Other pictures of current state in album form:

http://imgur.com/a/rHsiJ
 

JD3000

Most well-known member
This is definitely Guy's area of experience but Ill make a few points.
I would probably hold off on the fert for now and focus on rejuvenating the root zone. While air spading, how about incorporating some compost to increase soil CEC and biology?
Soil and tissue testing will point you in a better direction as far as selecting organic amendments and POSSIBLY nutrients/ferts. Nutrients should likely be in a very low salt and slow release form if necessary.
Cambistat or a generic may be a better possible option as far as promoting root growth and slowing canopy growth. Dosage is very important with PBZ so erring on the side of caution is advised.
Mycorrhizae are likely present already but you could always look for a native beech stand and see about getting some top soil and OM from it to incorporate while air spading.

Very cool tree, good luck.
 

GregManning

Super Moderator
Staff member
Just FYI
I live in NE Ohio.
You are pretty far away, but Beech Tree Leaf Disease is spreading in all directions from NE Ohio. No Known Cause.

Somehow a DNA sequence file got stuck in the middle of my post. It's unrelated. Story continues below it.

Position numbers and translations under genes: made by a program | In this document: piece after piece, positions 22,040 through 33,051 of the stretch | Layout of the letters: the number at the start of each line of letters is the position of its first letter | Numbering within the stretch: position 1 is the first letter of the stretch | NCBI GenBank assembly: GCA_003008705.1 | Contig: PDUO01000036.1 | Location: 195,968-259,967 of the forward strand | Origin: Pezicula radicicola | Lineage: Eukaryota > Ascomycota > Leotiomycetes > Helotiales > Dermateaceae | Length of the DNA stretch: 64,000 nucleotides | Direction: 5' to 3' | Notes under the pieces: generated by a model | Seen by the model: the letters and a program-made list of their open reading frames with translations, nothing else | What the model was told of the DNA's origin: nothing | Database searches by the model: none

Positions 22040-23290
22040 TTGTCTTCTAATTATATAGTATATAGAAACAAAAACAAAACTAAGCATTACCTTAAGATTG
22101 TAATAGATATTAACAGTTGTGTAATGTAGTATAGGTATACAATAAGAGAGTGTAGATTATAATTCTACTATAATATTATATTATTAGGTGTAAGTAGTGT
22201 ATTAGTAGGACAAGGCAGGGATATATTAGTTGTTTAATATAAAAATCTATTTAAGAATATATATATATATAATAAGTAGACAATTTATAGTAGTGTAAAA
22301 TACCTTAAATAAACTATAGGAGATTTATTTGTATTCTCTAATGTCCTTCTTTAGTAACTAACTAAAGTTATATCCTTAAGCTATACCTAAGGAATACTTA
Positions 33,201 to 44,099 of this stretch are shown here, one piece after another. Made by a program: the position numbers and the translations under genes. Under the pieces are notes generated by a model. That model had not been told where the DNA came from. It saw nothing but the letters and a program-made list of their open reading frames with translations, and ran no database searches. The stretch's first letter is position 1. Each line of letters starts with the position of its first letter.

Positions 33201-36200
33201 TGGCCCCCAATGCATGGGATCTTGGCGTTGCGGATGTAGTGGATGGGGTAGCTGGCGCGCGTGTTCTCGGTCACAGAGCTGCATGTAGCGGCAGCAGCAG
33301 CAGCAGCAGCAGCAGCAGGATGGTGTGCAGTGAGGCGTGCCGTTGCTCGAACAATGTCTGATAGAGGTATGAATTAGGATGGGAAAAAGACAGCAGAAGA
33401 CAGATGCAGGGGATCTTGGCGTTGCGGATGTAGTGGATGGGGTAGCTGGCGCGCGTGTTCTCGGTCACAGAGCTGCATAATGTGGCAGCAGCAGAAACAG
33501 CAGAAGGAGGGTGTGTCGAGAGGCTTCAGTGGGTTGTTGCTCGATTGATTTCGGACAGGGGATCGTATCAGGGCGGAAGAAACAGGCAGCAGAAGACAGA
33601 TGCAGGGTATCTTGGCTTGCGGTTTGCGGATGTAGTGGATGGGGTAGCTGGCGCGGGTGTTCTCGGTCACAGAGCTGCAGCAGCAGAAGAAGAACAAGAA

My latest take, is that very young trees die. Older trees seem to be hanging on. [perhaps with help from mother trees]
I just found BLD this spring on my property, and neighborhood.
However, with > 75% of the leaves on mature trees dead, or in very bad condition, how many years can they survive ?
Personally, I expect all of my Beech to die in the next few years.
Please see links:

http://portal.treebuzz.com/beech-tree-leaf-disease-no-known-cause-1036

http://www.treebuzz.com/forum/threads/beech-tree-leaves-dying.33333/page-2#post-490775
(on this thread start at the end & work back)
 

JD3000

Most well-known member
I grew up in NE Ohio...
Any new news on the BLD as far as pin pointing a genus yet? Fungal? Bacterial?
 

GregManning

Super Moderator
Staff member
NONE ! :endesacuerdo:

There is a Map of Propagation in the thread noted above.

I will be at Holden Arboretum in Kirtland, Ohio this weekend for the OH TCC.
I will check for updates.